Her majesty’s a pretty nice girl…

The Sisters Three

I have been reading ‘Three Sisters, Three Queens by Philippa Gregory and I find myself aggravated and intrigued by turns…

I am aggravated by the portrayal of Margaret Tudor as a whiny, self-centered, spoiled girl whose only interest in life is to compare herself, her status, her ability to breed, and her wealth to the other two queens: her younger sister Mary and her sister-in-law Catherine of Aragon.

Which leads me to the intrigued part.  We are talking three very interesting women here. While we can never know for certain if Margaret was a self-centered, somewhat dim brat we do know she was the only one of the three to actually rule a country by herself (albeit not very well).  Katherine, the daughter of Queen Isabella and King Phillip of Spain, was initially married to Henry’s brother before she married Henry.  Although Katherine never governed Henry sought her council for many years, until he became desperate for a male heir and dumped her for wife number 2 (not to mention 3, 4, 5, and 6). Mary, the younger sister of Henry and Margaret, was billed as the one of the most beautiful princess in Europe. She was 18 when she married King Louis XII of France (who was 30 years her senior) and when he died less than a year after their marriage she promptly – and secretly – wed her lover Charles Brandon.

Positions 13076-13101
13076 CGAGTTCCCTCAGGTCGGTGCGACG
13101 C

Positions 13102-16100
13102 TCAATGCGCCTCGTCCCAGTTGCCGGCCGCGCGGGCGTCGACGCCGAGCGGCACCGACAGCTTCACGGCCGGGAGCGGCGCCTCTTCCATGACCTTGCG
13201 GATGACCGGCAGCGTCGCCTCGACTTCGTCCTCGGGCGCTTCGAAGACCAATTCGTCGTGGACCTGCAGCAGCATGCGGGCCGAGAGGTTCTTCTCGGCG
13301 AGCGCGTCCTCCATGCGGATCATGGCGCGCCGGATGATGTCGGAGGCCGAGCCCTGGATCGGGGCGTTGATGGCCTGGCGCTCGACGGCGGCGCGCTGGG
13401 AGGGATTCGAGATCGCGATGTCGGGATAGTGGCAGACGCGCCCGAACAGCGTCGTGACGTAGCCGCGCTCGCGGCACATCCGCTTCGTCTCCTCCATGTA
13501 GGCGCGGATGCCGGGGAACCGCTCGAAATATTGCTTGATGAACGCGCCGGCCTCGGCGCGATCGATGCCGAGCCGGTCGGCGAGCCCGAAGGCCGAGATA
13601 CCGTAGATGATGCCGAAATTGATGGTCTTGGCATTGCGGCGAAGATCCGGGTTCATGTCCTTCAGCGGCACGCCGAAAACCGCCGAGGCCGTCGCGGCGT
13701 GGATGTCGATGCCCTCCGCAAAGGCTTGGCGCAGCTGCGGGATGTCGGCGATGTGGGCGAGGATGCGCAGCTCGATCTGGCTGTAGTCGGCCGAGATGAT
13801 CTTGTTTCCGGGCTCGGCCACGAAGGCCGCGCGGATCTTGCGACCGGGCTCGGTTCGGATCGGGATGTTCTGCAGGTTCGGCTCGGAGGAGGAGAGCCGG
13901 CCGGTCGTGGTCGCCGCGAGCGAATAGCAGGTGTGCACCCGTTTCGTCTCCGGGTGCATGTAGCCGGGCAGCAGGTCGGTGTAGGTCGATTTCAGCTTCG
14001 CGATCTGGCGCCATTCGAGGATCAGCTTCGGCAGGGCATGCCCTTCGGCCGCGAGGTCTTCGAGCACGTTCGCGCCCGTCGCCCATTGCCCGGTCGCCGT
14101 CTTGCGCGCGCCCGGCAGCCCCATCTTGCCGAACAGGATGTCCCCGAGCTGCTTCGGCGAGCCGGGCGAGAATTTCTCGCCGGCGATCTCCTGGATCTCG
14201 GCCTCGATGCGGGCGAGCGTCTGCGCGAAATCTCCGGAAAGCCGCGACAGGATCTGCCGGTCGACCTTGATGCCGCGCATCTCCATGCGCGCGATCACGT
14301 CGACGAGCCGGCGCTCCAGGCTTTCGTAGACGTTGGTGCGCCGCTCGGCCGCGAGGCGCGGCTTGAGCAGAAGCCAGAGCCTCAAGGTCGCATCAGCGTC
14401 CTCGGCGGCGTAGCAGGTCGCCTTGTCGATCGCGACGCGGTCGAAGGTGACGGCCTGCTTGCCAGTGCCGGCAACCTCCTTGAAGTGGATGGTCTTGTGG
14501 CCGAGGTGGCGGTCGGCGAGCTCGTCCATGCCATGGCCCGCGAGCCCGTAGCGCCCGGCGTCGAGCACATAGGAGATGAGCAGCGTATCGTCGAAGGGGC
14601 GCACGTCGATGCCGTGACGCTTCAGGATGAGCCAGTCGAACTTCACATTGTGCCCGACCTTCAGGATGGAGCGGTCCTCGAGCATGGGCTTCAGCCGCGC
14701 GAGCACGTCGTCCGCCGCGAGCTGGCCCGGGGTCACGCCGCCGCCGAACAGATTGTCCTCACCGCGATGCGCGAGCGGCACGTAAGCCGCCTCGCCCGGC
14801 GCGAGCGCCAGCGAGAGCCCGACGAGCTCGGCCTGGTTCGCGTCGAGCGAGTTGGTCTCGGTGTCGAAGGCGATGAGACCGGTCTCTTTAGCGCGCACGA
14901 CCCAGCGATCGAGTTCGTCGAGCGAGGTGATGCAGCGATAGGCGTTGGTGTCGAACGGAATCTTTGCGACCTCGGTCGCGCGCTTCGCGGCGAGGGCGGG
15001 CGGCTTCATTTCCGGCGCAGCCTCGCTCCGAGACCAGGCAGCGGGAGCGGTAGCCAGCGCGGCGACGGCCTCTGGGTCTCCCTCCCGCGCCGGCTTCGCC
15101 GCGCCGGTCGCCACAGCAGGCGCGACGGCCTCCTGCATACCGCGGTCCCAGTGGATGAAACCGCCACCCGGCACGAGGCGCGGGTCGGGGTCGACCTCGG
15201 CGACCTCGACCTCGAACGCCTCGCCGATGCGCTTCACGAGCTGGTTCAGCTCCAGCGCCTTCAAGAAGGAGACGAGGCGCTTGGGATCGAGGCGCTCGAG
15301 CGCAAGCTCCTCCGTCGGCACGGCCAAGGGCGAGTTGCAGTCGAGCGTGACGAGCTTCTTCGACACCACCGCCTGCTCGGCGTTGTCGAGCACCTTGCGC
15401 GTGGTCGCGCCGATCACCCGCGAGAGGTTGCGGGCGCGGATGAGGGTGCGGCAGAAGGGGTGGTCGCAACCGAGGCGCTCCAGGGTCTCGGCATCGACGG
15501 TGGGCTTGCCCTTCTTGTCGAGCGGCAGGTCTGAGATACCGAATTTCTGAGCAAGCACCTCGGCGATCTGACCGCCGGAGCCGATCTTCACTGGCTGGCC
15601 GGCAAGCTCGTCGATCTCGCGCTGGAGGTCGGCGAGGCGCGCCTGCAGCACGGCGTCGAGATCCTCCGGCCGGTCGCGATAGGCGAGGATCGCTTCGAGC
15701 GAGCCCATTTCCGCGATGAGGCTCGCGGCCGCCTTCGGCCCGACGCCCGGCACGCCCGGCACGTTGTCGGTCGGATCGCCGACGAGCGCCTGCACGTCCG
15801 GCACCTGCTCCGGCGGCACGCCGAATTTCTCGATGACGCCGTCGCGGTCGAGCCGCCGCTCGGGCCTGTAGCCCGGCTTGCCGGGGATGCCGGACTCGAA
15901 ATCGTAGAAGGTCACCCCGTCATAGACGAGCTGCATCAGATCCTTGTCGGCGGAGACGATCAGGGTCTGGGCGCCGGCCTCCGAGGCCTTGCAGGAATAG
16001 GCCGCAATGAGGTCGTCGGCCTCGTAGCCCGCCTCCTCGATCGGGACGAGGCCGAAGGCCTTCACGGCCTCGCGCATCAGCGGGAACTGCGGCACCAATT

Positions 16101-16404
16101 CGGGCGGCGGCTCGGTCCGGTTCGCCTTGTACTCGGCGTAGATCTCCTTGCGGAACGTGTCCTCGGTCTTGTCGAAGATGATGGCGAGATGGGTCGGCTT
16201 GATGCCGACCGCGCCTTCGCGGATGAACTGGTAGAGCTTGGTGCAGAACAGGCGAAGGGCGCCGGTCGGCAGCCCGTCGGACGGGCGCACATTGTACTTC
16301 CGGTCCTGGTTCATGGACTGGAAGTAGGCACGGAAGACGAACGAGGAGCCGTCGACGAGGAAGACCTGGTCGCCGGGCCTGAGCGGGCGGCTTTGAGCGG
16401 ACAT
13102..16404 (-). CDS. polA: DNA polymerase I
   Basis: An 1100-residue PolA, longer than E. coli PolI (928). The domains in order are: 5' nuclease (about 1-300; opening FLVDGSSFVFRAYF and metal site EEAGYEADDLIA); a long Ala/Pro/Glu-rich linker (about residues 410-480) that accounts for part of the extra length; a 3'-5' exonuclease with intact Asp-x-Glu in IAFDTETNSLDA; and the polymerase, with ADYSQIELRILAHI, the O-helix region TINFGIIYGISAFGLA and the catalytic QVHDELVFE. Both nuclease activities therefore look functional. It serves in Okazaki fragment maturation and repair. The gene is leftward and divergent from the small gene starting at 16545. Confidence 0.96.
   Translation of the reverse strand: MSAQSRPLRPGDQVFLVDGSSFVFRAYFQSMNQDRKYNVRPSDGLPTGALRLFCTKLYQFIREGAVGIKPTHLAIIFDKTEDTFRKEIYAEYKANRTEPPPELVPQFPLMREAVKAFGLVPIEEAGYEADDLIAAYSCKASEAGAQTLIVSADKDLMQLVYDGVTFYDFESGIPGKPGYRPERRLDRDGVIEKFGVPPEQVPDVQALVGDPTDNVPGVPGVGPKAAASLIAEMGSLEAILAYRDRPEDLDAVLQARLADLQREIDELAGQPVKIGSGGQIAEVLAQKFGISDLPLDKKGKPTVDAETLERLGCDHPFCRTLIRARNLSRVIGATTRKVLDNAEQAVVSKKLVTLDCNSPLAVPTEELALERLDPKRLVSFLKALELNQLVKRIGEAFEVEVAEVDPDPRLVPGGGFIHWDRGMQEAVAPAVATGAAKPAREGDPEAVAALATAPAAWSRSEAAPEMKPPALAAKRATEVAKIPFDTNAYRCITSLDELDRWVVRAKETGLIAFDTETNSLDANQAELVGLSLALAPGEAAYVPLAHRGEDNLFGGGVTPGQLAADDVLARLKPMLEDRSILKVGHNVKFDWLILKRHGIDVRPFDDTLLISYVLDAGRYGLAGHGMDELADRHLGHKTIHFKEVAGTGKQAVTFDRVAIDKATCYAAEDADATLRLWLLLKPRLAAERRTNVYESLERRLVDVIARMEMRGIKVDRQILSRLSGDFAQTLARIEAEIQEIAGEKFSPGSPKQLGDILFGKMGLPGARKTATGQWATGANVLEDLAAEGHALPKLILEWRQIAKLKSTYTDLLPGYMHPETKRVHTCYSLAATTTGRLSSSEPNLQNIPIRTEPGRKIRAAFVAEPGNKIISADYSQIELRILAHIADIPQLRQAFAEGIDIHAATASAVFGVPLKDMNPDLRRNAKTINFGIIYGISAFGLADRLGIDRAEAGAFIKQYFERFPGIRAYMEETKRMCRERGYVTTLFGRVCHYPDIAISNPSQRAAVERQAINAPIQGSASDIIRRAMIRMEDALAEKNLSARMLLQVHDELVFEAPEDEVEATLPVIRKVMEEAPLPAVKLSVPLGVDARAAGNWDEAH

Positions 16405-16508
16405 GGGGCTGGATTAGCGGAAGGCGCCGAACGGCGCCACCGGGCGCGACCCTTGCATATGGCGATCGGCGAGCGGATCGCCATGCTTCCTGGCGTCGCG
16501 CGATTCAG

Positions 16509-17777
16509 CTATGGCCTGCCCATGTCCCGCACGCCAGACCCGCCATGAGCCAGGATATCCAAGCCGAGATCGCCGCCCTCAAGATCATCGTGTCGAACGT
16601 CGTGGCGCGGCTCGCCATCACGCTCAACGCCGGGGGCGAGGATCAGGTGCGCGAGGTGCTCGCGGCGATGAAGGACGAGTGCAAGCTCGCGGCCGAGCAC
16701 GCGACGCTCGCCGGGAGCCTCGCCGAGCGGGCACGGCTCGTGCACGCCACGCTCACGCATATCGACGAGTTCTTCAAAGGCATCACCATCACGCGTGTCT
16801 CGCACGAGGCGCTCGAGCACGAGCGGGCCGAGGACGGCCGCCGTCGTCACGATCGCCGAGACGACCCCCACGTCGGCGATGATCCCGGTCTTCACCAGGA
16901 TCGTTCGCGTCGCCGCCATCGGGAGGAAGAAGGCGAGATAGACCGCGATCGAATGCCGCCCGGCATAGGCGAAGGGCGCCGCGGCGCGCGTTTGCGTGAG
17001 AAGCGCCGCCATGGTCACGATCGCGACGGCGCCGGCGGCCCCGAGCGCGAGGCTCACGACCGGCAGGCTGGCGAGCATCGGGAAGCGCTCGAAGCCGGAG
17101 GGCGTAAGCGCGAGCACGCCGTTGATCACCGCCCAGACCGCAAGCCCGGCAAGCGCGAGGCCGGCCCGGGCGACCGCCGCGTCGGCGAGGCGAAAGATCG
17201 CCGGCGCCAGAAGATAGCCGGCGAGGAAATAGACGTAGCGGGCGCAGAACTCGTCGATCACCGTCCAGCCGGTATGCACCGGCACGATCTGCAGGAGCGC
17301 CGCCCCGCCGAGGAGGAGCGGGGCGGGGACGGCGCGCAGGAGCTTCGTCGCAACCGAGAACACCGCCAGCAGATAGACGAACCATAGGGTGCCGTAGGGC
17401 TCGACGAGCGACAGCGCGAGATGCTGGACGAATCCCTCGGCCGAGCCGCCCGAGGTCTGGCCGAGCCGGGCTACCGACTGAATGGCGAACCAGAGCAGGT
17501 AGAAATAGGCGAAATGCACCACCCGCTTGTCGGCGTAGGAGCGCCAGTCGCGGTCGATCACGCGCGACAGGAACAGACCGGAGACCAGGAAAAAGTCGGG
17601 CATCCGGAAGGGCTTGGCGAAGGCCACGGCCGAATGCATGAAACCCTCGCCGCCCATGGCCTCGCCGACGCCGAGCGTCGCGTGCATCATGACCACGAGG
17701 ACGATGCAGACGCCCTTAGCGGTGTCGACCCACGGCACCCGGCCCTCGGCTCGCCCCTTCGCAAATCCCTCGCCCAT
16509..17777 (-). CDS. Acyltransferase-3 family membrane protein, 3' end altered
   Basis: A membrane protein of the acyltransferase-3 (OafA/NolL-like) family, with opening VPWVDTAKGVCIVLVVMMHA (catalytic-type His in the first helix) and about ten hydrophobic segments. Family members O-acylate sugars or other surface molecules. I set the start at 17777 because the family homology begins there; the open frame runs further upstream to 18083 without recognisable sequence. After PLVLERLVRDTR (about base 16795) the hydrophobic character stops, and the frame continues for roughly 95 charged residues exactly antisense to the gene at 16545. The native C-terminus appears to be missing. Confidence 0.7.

Who is the fairest of them all…Margaret Tudor, Mary Tudor, or Katherine of Aragon?

Can you imagine what it must have been like to have been a female, born into royal, with your only purpose in life to serve as a marriage pawn and breeder?   Yet each of these woman has a fascinating tale to tell outside of their husband(s) and children.  Did you know that the ‘main’ queen, Margaret, married a second time for love (against the council of her Parliament) and that act almost tore Scotland apart.  She eventually sought a dissolution of the marriage and was granted an annulment  – the olden times version of a divorce for rich folks – from the Pope (and granted before Henry VIII even thought of dumping Katherine for Anne B).

I don’t know how this particular story ends (besides everyone eventually dying of course). but I do know that it has made me want to read more about Margaret and James IV.  How about you? Do you like reading history or historical fiction?  Are you as intrigued by the Kings and Queens of Europe as I am?  I’d love to know…

‘Queen Margaret’s Defiance of the Scottish Parliament’ by John Faed (1859)




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